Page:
Under the newly clarified law, the Court has made it clear that a grandparent with custody does not have the same level of autonomy as the actual parents of a child would have.  Grandparents with custody cannot force the other grandparents to satisfy with the Court a difficult burden of proof before visitation will be shared.  All that the non-custodial grandparents must show is that it is in the child’s best interests to have a relationship with BOTH grandparents.  This is not a difficult burden.

In my opinion, this clarification of custodial rights will have important ramifications moving forward, including possibly expanding the visitation rights of other close relatives such as aunts and uncles.

Relocation Made Easy(er)

In recent years, the pendulum has continued swinging in the direction of making it easier for the parent with physical custody of the children to relocate out-of-state with the children.  That trend has continued in 2011 with a key decision by the New Jersey Supreme Court (our highest court).

But to me, the interesting twist of that decision (Morgan v. Morgan) was that the Supreme Court sent the relocation and custodial issues back to the trial court to review in light of the four-year passage of time since the trial court’s initial decision to permit relocation.  This leaves open the possibility that based on significant changes in the parent’s and the children’s lives in the intervening four years, permission for the relocation may actually be reversed.  So for instance, if the parent who was left behind can prove that the move has effectively cause the children to be alienated, will the trial court in hindsight now retroactively refuse to grant permission to move with the children?

If there had not been a complete upheaval in the children’s lives as a result of the relocation, imagine what those children will face if four years later they are told they will be returning to New Jersey.

Adoptive Parents and Sibling Visitation Rights

In a recent unanimous New Jersey Supreme Court decision, In the Matter of D.C. and D.C., it was established that adoptive parents cannot ignore blood bonds between siblings and may be ordered to permit sibling visitation where it is necessary to avoid harm to the child. This case concerned twin girls who were placed in a foster home at three months. The twins’ older brother, then 13, was placed with an adult sister in Virginia, Nellie, who wanted to adopt him. Nellie wanted to adopt the twins as well, but in the interim won visitation rights.

In August 2007, Virginia’s child welfare agency recommended placing the twins with their sister, but revoked the recommendation in December 2007 largely due to her financial problems at the time and the poor academic progress of the 13-year-old brother. In the same month, the court terminated the natural mother’s parental rights to all three of the children. In January 2008, the N.J. Division of Youth and Family Services (DYFS) denied Nellie’s application to be a kinship guardian of the twins and terminated her visitation rights with them. Nellie sued in April 2008, seeking placement of the twins in her care, or in the alternative, the right to regularly visit them. DYFS took the position that it controls a child’s life after termination of parental rights and that control is not subject to judicial review.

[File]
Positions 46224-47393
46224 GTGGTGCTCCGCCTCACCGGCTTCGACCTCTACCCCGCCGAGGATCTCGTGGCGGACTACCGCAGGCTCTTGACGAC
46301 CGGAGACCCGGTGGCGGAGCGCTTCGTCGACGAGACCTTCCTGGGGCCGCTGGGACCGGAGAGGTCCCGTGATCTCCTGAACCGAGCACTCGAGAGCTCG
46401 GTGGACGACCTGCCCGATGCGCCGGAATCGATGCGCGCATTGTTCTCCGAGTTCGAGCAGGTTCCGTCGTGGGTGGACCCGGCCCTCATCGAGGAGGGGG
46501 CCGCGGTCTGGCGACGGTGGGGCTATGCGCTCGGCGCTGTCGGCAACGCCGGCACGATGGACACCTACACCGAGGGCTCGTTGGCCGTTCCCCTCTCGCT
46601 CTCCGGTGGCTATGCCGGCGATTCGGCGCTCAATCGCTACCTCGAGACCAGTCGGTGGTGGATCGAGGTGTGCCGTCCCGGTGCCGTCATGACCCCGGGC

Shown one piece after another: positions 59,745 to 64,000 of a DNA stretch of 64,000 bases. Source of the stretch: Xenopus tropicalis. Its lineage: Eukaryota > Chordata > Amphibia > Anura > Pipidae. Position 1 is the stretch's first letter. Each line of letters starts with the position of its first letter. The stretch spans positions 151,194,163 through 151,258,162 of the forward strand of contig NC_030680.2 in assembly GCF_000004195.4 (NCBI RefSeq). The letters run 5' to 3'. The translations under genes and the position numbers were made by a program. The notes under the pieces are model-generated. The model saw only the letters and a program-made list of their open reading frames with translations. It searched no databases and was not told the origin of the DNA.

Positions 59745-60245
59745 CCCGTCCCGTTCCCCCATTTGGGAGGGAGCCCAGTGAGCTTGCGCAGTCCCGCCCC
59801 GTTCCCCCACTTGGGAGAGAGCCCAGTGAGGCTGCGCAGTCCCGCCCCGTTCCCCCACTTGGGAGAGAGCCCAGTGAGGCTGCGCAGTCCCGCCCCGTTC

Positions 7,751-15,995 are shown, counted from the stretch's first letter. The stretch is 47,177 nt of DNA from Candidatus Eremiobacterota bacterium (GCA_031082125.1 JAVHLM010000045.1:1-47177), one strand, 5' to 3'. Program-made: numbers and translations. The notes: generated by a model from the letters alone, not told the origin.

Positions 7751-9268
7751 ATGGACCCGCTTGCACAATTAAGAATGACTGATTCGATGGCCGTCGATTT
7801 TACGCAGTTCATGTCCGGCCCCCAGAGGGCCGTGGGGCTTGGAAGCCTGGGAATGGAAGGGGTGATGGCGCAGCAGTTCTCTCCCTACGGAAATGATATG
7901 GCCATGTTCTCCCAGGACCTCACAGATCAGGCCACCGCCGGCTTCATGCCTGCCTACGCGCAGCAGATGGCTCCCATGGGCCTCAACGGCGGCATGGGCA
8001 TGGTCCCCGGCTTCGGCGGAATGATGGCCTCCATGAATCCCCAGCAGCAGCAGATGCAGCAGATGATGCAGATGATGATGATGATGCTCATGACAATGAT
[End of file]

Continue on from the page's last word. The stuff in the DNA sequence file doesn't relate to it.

In June 2008, Hudson County Superior Court ordered continued visitation between Nellie, her 13-year-old brother and the twins. However, the next month, the twins’ foster mother said she would not facilitate such visitation. In New Jersey, the standard for determining custody arrangements is the “best interests” of the child. Nellie then sought to enforce the June 2008 order, but the Court ruled that, in light of the termination of their natural mother’s parental rights, the best interests of the twins trumped the siblings’ rights to visitation. The Appellate Division agreed with the decision that Nellie be denied visitation. The New Jersey Supreme Court, however, focused on the question of sibling visitation rights before and after adoption, thereby clarifying the rights of children in placement from this point forward.
Before adoption, the Child Placement Bill of Rights Act gives children in out-of-home placements the right to visit with the child’s sibling on a regular basis and to otherwise maintain contact if the children are placed separately. This means that before adoption, the right to sibling visitation is presumed and DYFS has an obligation to facilitate it. If DYFS opposes visitation, it must prove that such contact is against the child’s best interests. After adoption, a different standard applies. Sibling visitation is then governed by the Grandparent and Sibling Visitation Statute under the same rules that apply to biological families. Accordingly, adoptive parents may be ordered to permit sibling visitation if the party seeking the visitation can prove that the child would be harmed if denied sibling contact.
The New Jersey Supreme Court has clarified the rights of children in placement to have contact with their siblings following the termination of parental rights. As a result, sibling visitation rights may be enforced even after adoption.

Separation of Husband and Wife Before a Complaint is Filed

Often one of the first questions a matrimonial attorney gets asked by clients contemplating a divorce is, “how do I obtain a legal separation?”  The answer is that in the State of New Jersey there is no such thing as a “legal separation”.  If one wishes to separate from their spouse, they simply move out.  Unlike many other states, New Jersey does not have a law on legal separation.  

In this State, one does not have to ask for the court’s permission or obtain a formal decree of any sort in order to be able to move out of the marital home and “officially” separate from his or her spouse.  Of course this freedom to separate is not a license to abandon all financial and domestic responsibilities

Continue reading “Separation of Husband and Wife Before a Complaint is Filed”